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My Turn

Langley Parkway history sheds light on its future

Let’s finish a (so far) well-executed plan

To the Concord City Council: The column by Dick Lemieux and others from the Transportation Policy Advisory Committee regarding the completion of the Langley Parkway (“Slow down, Concord! Don’t kill Langley plan before vetting it,” Monitor Forum, Nov. 21) has prompted me to write this letter of support for the committee.

As an interested, retired, nonresident follower of this project, I will not be personally affected by the project if completed or not.

But I wish to respectfully remind the council that the parkway has had an important influence on local decision-making for many decades.

This “paper street” has helped formulate master-plan decisions and updates which, in turn, guided subsequent initiatives to invest both public and private money in all parts of the city. To remove the last section of the parkway from the books because there “is no real will” to complete it at this time would disenfranchise those pioneers and investors who made those decisions in good faith that ultimately the roadway and its benefits would come to fruition.

There are indeed many important local issues to be addressed in the last section needed to complete the parkway. They can and should be mitigated, however long it takes.

As an example, I submit the existing southern phase of the completed parkway finally opened in 2008 as Exhibit A. The Langley Parkway was originally conceived as a circumferential roadway beginning with its own interchange with Interstate 89 (at the existing Silk Farm Road overpass bridge) and then running northerly to meet the Penacook Street area as currently envisioned. (Don’t remember the I-89 connection? I invite you to check it out.) Over time, again due to many important local issues in that southern area of the project, the parkway connection was relocated from I-89 to Clinton Street. (This modification you now drive every day worked because only a short section of Clinton Street between the parkway and Exit 2 of I-89 would ever need upgrading in the very, very distant future).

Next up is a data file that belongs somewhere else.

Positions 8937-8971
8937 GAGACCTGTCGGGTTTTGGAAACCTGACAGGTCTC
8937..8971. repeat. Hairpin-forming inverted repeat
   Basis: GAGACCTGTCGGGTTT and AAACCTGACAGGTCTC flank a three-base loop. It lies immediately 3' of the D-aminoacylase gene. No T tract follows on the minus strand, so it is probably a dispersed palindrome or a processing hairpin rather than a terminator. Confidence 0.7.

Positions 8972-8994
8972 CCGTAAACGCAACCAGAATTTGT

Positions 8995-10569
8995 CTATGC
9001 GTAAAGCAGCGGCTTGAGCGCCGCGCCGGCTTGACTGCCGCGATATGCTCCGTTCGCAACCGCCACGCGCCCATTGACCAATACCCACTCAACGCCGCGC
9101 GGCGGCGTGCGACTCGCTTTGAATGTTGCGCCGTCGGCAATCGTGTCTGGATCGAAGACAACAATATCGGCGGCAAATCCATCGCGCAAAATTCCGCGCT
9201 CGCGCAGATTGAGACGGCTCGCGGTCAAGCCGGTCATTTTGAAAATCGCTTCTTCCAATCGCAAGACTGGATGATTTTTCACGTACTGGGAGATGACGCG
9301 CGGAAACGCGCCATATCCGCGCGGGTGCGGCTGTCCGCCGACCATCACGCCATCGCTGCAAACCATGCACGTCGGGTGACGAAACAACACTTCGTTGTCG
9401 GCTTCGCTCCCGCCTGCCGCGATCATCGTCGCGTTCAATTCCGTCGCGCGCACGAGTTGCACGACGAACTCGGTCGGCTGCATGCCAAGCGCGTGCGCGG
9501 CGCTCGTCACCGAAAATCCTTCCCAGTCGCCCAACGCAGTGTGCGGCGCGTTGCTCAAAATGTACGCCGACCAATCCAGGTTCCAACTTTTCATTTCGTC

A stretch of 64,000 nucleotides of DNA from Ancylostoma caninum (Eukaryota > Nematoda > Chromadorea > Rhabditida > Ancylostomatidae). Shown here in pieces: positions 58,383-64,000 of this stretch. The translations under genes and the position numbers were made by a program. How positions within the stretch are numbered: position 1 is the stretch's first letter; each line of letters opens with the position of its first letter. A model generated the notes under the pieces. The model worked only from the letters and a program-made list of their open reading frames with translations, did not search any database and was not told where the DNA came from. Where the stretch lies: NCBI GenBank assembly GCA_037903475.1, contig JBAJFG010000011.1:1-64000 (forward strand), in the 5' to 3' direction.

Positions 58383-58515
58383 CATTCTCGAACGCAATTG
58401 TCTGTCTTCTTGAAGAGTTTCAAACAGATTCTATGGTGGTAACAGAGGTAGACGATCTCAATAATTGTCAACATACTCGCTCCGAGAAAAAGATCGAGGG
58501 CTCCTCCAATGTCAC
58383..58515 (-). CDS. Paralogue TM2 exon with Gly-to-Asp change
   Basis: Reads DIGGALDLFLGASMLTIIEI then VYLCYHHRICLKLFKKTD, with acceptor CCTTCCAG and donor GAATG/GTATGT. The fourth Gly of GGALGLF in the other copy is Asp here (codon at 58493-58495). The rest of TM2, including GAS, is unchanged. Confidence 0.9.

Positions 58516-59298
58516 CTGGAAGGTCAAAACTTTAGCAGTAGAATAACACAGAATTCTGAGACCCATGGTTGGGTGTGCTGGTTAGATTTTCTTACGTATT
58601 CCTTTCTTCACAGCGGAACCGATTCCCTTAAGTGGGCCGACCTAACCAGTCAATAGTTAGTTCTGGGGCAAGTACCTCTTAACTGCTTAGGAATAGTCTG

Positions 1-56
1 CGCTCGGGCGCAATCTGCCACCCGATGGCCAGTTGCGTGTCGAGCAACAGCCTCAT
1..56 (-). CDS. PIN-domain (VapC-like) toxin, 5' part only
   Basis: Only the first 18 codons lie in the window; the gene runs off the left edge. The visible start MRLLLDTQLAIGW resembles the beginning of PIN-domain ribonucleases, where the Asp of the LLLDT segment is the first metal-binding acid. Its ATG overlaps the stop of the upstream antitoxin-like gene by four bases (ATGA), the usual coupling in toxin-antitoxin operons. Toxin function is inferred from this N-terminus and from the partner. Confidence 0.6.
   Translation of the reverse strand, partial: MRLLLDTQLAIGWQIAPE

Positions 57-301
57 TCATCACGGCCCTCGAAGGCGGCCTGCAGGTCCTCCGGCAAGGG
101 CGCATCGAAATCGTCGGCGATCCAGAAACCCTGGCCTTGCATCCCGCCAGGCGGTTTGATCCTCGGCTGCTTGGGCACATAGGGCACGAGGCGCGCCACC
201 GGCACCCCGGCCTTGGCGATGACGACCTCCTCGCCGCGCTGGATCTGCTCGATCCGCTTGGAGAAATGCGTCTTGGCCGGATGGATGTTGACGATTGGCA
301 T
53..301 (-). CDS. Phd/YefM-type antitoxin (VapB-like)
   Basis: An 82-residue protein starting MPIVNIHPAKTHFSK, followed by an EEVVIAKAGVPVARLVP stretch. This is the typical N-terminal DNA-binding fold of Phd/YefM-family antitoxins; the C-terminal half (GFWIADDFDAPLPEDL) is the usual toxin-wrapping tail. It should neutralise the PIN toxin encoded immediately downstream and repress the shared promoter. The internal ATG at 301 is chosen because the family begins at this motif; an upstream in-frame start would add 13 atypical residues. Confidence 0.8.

From my observations, that portion of the parkway performs well and as anticipated.

(Gil Rogers of Bow was a state Department of Transportation engineer for 30 years and worked on many highway and bridge projects in Concord.)

Legacy Comments5

For James: Maybe you can provide any foundation whatsoever for Mr. Rogers’ claim that “subsequent [investments of] ... both public and private money [were made] in all parts of the city,” in reliance on plans for the Northwest Bypass? And as to listening to the professionals, correct me if I’m wrong, but wouldn’t those be the same professionals who estimated the construction costs for the Main Street project?

For rbryan: Your comments are all right on-point. But you would lend yourself credibility by proving they are not simply NIMBY sentiments: Verify for us that, appearing before the city council, writing letters to the editor, etc., you were also a vocal opponent of Phase II... (Was that not also “a unique and special neighborhood worth protecting”?)

The issue is planning, not engineering. I am sure the realtor whom you purchased your home from failed to mention the reason why the existing open space existed in your backyard, there was a long term plan to improve transportation within the city, another example would be the expansion of regional drive. There is nothing unique in the area of the planned bypas with the exception of higher density of nimby,s. Hopefully the council et al will have a backbone and listen to the professionals as they did for the bearcat purchase.

Mr Rogers response is well intentioned but exemplifies several reasons why the project is not well founded in today's Concord. He is an transportation engineer - I am sorry, but transportation departments tend to prioritize roadway development over the neighborhoods they harm. It's their job and bias. But I live in one of those neighborhoods that will be harmed by the increased traffic, noise and continued disruption caused by the parkway and i don't want my neighbor hood harmed. The area around Auburn Street is a unique and special neighborhood worth protecting from the harms this parkway would bring. He is not living in the area - of course. He is an ex-transportation department engineer - Mr Rogers reasons that the past planing and decisions warrant completing the project. With that reasoning, we might still be fighting the Vietnam war. Sometimes realities change and it is time to move in a different direction. I submit that this pathway/bypass is more valuable to Concord residents as a quiet pathway [unpaved] to the adjacent woodlands and parks in the area than as a paved thoroughfare. Greenspace has value.

Your comments are all right on-point. But you would lend yourself credibility by proving they are not simply NIMBY sentiments: Verify for us that, appearing before the city council, writing letters to the editor, etc., you were also a vocal opponent of Phase II... (Was that not also “a unique and special neighborhood worth protecting”?)

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